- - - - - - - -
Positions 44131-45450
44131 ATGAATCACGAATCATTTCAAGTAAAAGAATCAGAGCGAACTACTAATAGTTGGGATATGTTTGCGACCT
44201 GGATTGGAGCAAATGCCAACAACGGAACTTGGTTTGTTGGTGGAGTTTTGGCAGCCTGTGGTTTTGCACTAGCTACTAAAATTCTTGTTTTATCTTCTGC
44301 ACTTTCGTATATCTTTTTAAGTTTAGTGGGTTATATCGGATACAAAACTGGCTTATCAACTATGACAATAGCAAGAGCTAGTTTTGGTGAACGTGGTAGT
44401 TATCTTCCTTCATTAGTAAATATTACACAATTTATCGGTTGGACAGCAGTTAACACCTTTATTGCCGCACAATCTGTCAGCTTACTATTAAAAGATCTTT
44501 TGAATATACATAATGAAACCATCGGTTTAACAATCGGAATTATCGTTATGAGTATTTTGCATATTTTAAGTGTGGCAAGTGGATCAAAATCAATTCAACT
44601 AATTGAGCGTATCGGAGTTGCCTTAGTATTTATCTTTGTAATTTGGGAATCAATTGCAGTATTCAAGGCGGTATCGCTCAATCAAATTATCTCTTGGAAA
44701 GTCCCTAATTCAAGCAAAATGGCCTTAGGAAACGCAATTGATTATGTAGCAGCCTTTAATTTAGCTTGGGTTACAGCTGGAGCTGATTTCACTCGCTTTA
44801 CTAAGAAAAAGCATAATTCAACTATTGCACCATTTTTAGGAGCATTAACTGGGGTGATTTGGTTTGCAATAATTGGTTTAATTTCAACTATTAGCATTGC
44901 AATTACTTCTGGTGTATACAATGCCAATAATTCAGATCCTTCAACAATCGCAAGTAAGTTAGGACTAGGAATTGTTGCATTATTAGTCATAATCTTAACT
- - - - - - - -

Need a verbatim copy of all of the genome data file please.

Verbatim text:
Positions 44131-45450
44131 ATGAATCACGAATCATTTCAAGTAAAAGAATCAGAGCGAACTACTAATAGTTGGGATATGTTTGCGACCT
44201 GGATTGGAGCAAATGCCAACAACGGAACTTGGTTTGTTGGTGGAGTTTTGGCAGCCTGTGGTTTTGCACTAGCTACTAAAATTCTTGTTTTATCTTCTGC
44301 ACTTTCGTATATCTTTTTAAGTTTAGTGGGTTATATCGGATACAAAACTGGCTTATCAACTATGACAATAGCAAGAGCTAGTTTTGGTGAACGTGGTAGT
44401 TATCTTCCTTCATTAGTAAATATTACACAATTTATCGGTTGGACAGCAGTTAACACCTTTATTGCCGCACAATCTGTCAGCTTACTATTAAAAGATCTTT
44501 TGAATATACATAATGAAACCATCGGTTTAACAATCGGAATTATCGTTATGAGTATTTTGCATATTTTAAGTGTGGCAAGTGGATCAAAATCAATTCAACT
44601 AATTGAGCGTATCGGAGTTGCCTTAGTATTTATCTTTGTAATTTGGGAATCAATTGCAGTATTCAAGGCGGTATCGCTCAATCAAATTATCTCTTGGAAA
44701 GTCCCTAATTCAAGCAAAATGGCCTTAGGAAACGCAATTGATTATGTAGCAGCCTTTAATTTAGCTTGGGTTACAGCTGGAGCTGATTTCACTCGCTTTA
44801 CTAAGAAAAAGCATAATTCAACTATTGCACCATTTTTAGGAGCATTAACTGGGGTGATTTGGTTTGCAATAATTGGTTTAATTTCAACTATTAGCATTGC
44901 AATTACTTCTGGTGTATACAATGCCAATAATTCAGATCCTTCAACAATCGCAAGTAAGTTAGGACTAGGAATTGTTGCATTATTAGTCATAATCTTAACT